Instead, the court agreed with the OOIDA position that a four-year statute of limitations was applicable. The court’s ruling means the plaintiffs have the potential of recovering damages dating back four years instead of just two years.

OOIDA filed a class-action complaint with two of its owner-operator members against Allied Van Lines Inc. and one of Allied’s authorized agents, TFC Inc., May 5. 

The complaint alleges that Allied Van Lines, through TFC, and TFC itself violated the truth-in-leasing regulations by making a series of undisclosed, undocumented and excessive chargebacks; by failing to provide rated freight bills to owner-operators; by deducting a percentage of the owner-operators’ linehaul revenue to pay for its own insurance responsibilities; and by failing to return owner-operator escrow accounts within the required 45 days after termination of a lease agreement.

Court resolves issues in OOIDA case against Swift
A U.S. District Court has issued an order resolving a number of outstanding motions in favor of OOIDA in its class-action suit against Swift Transportation Inc., paving the way for the case to proceed.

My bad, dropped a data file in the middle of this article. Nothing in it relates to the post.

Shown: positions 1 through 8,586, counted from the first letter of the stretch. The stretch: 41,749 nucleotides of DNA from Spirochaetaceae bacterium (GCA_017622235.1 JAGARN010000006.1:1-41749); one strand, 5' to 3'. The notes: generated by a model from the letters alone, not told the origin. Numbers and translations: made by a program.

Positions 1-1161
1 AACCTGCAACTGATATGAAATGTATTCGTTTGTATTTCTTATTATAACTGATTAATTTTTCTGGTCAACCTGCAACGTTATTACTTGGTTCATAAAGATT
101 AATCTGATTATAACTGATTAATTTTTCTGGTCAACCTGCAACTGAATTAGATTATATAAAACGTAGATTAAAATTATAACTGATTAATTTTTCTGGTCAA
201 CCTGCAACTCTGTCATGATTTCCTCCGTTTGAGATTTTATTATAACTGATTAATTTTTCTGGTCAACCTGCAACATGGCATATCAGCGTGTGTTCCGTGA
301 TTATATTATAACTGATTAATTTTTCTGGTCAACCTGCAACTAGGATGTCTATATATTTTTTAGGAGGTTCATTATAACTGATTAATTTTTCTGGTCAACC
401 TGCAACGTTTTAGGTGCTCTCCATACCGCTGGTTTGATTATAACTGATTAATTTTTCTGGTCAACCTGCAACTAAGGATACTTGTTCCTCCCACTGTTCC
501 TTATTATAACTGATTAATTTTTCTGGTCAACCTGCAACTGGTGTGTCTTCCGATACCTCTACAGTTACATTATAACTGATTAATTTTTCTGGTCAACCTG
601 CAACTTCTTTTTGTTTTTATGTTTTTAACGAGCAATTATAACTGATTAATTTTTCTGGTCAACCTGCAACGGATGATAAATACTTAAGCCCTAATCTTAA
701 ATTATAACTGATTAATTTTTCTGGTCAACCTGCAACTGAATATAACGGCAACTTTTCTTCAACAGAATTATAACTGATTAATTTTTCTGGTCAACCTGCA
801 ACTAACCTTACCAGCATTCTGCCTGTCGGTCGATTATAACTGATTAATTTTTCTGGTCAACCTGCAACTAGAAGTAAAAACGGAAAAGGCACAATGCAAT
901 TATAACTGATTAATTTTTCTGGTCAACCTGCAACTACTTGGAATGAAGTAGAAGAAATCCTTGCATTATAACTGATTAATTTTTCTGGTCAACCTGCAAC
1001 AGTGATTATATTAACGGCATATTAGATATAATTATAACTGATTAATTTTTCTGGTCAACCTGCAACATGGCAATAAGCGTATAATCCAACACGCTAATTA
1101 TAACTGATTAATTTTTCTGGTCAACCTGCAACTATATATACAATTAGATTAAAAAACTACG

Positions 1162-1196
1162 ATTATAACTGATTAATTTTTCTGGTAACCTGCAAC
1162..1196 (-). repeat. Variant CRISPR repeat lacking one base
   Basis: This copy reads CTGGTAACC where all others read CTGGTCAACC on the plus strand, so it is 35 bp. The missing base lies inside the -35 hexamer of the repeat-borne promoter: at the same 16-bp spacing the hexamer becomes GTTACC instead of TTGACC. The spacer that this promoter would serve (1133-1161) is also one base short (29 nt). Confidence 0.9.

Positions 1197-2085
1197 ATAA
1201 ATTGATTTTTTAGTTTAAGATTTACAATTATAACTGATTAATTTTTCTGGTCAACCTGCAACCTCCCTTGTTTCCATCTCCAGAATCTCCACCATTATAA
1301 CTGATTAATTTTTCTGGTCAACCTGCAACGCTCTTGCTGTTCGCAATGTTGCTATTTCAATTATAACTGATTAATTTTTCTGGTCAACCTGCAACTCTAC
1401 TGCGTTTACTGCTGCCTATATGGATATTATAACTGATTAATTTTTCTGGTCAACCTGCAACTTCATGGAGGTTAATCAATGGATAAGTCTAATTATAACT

OOIDA and 10 of its owner-operator members filed the class- action complaint in July 2002 against Swift Transportation Co. Inc. (Arizona), Swift Transportation Co. Inc. (Nevada), M.S. Carriers Inc. and M.S. Carriers Warehousing Distribution Inc.

OOIDA contends that the leases of Swift and M.S. Carriers violated the federal truth-in-leasing regulations. 

It also contends the carriers failed to provide owner-operators with required documentation for chargebacks against compensation; forced purchase of insurance and other products and services; made illegal deductions from escrow accounts; and failed to return escrow accounts within the required time after termination.